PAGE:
The creation of the Forensic Report from within Amped FIVE may only take a few mouse clicks, but it is an extremely powerful feature.
A high percentage of Forensic Video work revolves around the analysis, the processing and the output of a new exhibit. That could be a single image, a series of images or a new video.
You may need to redact certain parts or enhance others.
As a result, it important to document that you received A, you did B, and you produced C.
When using multiple open-source, freeware or consumer tools, the documenting and reporting of all the software and processes can take a long time to complete. There are also difficulties when validating the movement of files between one piece of software and another.
A recent case involving an integrated player/video executable highlighted the ease, and speed, of report generation that is available to FIVE’s users.
These self-running player and video executable files are becoming more and more common. They can be a blessing in certain aspects, and a complete nightmare in others! Whenever I get a player, I immediately take a look around, assessing what information and functionality the manufacturer has afforded me. Some like to tie both your hands behind your back and then blindfold you…. Luckily, this one’s not too bad!
In order to retain information about the player, I record what I’m doing. It’s really quick, and saves you having to take individual screenshots further down the line if required. It also means that the information about the player and files is retained within your FIVE project.
I am only using the screen capture for informative purposes only, so Mjpeg compression at 15fps is more than satisfactory.
After going through the Player, the screen recording gets loaded directly into a new chain. I have then renamed this chain as Player_Analysis.
Renaming chains and bookmarks assists to quickly identify what each one refers to. You will see also, in the Bookmarks window, that I have created my first bookmark, at frame 0, and simply called it Player Interface.
I have created two further bookmarks from this screen capture of the player interface. I found that right clicking within the players video panel, and selecting properties, produced information that I need to understand and make reference to.
You may notice that the info says Channel: 1. But my bookmark states C2 Channel Info – I am referring to the Camera Number, as these are displayed in the Camera tree of the player interface.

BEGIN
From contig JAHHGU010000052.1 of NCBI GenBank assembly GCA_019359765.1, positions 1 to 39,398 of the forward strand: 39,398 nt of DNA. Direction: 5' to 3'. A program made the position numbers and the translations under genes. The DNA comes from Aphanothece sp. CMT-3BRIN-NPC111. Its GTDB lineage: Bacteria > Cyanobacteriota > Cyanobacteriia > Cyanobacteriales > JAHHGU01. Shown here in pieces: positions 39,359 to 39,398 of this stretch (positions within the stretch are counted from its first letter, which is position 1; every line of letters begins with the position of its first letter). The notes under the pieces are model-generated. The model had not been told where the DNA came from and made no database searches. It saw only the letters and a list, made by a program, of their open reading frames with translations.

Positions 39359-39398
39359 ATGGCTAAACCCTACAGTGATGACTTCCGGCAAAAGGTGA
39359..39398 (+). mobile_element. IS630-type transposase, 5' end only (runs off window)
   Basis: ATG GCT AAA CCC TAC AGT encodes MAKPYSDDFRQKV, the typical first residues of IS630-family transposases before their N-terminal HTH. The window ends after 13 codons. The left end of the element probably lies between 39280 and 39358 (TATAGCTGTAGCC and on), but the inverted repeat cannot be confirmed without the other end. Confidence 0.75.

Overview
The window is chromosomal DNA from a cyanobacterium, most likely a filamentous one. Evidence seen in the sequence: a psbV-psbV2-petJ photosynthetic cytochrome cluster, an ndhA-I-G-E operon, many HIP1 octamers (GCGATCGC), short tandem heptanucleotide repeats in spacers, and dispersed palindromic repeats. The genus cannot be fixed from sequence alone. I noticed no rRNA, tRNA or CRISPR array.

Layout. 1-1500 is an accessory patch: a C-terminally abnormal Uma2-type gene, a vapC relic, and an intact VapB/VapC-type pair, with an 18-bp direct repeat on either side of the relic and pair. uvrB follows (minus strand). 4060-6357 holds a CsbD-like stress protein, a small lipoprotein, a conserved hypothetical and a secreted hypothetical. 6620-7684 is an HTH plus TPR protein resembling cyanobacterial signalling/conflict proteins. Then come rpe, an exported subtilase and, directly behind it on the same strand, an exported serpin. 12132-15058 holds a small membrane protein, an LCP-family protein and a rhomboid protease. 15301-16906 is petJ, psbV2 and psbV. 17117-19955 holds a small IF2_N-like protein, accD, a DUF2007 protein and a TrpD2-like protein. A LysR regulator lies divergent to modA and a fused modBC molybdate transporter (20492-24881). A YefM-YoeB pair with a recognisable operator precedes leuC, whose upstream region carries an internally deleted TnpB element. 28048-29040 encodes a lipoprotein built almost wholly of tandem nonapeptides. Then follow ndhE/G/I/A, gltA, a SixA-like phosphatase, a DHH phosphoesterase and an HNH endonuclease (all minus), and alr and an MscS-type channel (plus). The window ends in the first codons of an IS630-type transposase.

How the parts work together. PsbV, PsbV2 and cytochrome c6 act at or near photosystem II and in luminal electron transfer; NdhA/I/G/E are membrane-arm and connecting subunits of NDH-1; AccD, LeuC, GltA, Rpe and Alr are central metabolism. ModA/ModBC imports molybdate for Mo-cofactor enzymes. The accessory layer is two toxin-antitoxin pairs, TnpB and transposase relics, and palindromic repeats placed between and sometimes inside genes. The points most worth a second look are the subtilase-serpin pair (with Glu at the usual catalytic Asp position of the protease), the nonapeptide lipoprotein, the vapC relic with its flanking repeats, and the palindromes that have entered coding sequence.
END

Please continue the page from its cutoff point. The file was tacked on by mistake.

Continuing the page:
It is a handy tip to always use the same type of referencing throughout your analysis. If you state C1 referring to Channel at one point and C1 referring to a Camera at another – it could get a little confusing.
Luckily, this player had a very nice and quick, native single stream export that produced two new video files; one for each camera. These were analysed to confirm that they were stream extracts and not transcodes.
I dropped both of those into FIVE, renamed the channels and then created bookmarks on Frame 0 to show camera view. Remember, the shortcut for a Bookmark is the M key.
On both new videos, I have added the File Info and Hash Code Filters. This will ensure that these details are placed automatically into my report a little later.
Next up, as I scrub through Camera 1, I see a person of interest. As a result, I create a bookmark and rename it. I could also add in further descriptive detail. Just right click the bookmark and then either Edit Name or Edit Description… or both!
Now, I could do everything required within this chain. I prefer to separate up my chains, though, as quite often after initial analysis I find that multiple bookmarks have been used and I am required to perform multiple processes.
By a simple click and drag of the Video Loader, a new chain is created using the same file.
I have renamed the chain Cam 1 – Male, I have selected the same frame as the bookmark relating to my initial analysis and then I have utilized a number of filters to create my final image. All of the filters are seen in the History Window.
After adding in some Text, I have created a Bookmark at this point called Social Media Release.
I can then complete a similar process with the other camera view.
I concluded with the bookmark creation and exported the enhanced number plate as a new image.
It’s now time to wrap up. Obviously, I would have initially saved the project file early on in my process and if you have FIVE’s Project Auto-Recovery option turned on (View > Program Options), it will auto-save at every step.
I can now add in some Project properties.
The final stage is Generating the Report.
There are a number of options in the report format to provide flexibility. To create a stand-alone document, PDF can be used. HTML is also available if you wish to provide a full interactive disk or directory. An editable Word DOC can also be created if you wish to add in other components such as an executive summary.
My standalone PDF contains everything I entered into the Project Properties, everything I have analyzed, everything I have done, and everything I have produced. It is also segmented with PDF Bookmarks.
All the names used, in both my chains and project bookmarks, are used within the report. All the bookmarks are automatically exported and placed as images into the report.
Every detail is included, from how the video is being decoded, to what frames have been selected.
If a filter has been used that has a scientific journal reference, then those details are also included, after the filter parameters.
Documenting my entire workflow has taken seconds, rather than hours.
Planning ahead and considering the Amped FIVE report, and how you wish to document your process, should be made as you start your analysis. By naming your chains, naming your bookmarks, and having a structure to your process, will help you immensely when it comes to clicking that Generate Report button.